And so, it was for this reason that he was making his way through a series of dark, sodden backroads to get to the agreed meeting point, with the collar of his long trench coat pulled up over his muscled, vein-ridden neck, along with a greasy ski hat pulled over the dome of his scalp.

     When he arrived at the spot, a splintered bench over the road from a park, any doubts that he may have been harbouring vanished. Somebody was there on the bench, a slumped figure with his hands on his lap, apparently waiting for him. It was a man, a withdrawn-looking man, weathered, subdued, staring down towards his feet with resigned, puppy dog eyes and a hollow expression.

     ‘Which way does the crow fly?’ asked Grim, as he planted his bulk down next to him.

     The man slowly turned his head towards him, grudgingly almost, as though this small act required every bit of effort he could muster. Then, in a timid voice, opening the thin crease of his mouth, he said, ‘Downwards.’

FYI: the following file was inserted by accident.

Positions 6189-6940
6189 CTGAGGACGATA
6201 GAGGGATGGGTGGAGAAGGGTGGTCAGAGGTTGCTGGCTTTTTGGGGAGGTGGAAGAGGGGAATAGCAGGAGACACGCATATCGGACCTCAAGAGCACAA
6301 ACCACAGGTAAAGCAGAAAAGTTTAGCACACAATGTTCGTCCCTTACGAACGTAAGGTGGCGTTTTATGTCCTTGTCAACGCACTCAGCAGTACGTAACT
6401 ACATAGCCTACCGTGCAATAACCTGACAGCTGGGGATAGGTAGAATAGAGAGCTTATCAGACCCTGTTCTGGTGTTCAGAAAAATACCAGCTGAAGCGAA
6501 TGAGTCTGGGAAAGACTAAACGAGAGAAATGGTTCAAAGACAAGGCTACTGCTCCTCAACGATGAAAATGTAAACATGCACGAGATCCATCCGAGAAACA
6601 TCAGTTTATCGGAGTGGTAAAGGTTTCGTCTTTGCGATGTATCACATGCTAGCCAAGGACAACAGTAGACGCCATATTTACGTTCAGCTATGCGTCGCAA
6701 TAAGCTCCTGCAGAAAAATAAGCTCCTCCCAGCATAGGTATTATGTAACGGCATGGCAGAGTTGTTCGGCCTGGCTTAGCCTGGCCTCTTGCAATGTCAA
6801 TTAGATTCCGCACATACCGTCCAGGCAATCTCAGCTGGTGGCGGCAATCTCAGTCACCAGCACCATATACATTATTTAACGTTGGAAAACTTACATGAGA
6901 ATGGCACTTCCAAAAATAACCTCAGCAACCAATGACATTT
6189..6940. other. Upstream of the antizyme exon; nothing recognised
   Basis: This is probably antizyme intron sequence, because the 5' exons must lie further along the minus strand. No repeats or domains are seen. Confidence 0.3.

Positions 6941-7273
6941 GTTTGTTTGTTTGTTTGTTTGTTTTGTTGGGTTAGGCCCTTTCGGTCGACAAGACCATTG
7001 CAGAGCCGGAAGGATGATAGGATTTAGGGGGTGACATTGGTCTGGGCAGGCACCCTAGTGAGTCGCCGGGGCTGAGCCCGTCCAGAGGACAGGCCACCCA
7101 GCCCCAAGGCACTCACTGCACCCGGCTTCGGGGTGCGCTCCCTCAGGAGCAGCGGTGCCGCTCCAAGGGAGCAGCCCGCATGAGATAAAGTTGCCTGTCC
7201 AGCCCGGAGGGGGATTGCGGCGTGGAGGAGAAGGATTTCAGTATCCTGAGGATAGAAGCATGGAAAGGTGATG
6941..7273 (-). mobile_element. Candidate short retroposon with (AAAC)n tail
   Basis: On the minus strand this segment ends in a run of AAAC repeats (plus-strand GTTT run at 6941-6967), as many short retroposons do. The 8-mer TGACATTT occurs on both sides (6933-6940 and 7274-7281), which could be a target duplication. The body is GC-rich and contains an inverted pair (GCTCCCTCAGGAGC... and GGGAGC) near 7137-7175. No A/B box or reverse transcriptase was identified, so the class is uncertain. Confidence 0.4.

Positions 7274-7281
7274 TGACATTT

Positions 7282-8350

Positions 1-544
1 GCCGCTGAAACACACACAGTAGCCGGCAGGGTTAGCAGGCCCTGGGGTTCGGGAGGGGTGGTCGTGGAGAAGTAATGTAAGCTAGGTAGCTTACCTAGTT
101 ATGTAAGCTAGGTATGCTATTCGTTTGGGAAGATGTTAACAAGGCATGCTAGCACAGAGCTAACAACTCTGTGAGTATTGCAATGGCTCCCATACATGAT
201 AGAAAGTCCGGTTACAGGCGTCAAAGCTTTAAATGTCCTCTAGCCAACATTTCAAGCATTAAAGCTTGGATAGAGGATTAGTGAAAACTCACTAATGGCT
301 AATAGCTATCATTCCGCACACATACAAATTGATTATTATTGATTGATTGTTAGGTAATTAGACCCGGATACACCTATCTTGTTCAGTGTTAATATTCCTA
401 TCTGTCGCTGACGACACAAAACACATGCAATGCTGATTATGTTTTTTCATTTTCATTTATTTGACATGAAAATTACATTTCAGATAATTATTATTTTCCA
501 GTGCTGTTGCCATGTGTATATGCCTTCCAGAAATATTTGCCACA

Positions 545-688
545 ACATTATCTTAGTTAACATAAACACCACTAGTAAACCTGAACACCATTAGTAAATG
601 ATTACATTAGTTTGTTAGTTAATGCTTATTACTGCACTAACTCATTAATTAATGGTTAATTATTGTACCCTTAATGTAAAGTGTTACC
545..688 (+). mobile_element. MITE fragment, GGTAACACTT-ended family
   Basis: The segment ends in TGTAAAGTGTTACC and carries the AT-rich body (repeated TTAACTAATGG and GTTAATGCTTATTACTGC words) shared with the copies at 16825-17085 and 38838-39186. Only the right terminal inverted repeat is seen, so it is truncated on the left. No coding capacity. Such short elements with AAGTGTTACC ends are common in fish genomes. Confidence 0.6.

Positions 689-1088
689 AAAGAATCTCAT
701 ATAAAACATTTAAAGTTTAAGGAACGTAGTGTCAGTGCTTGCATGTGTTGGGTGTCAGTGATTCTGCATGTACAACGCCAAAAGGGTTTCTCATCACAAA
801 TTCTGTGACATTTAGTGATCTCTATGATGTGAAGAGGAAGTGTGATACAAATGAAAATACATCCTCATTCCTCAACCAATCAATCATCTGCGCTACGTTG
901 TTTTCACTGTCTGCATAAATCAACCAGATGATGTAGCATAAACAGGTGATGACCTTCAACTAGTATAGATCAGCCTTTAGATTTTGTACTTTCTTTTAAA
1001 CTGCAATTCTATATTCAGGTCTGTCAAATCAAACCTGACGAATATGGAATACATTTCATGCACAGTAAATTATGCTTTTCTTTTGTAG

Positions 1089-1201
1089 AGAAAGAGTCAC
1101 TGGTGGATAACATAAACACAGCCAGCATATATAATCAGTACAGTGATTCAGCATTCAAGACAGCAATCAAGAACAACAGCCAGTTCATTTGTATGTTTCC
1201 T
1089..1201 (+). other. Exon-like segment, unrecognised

Upon hearing this familiar word, Grim got down to business. ‘Who do you want removed?’

     ‘One person. Male, mid-fifties. Weirdo type. Lives alone in a large house.’

     The contract killing business had its own rules of etiquette, just like any other business, and it went against etiquette for a hitman to ask his customers why they wanted their chosen victim removed. It just wasn’t a question that was asked. That never stopped Grim from wondering, though, and on most occasions he could make an accurate, educated guess. If a woman came to him it usually meant a cheating husband was on the prowl, if a young thug came to him it often meant a drug dealer was selling on someone else’s turf, and if a well-dressed business man came to him it probably meant a rival tycoon was undercutting him. With this particular customer, however, things weren’t so clear.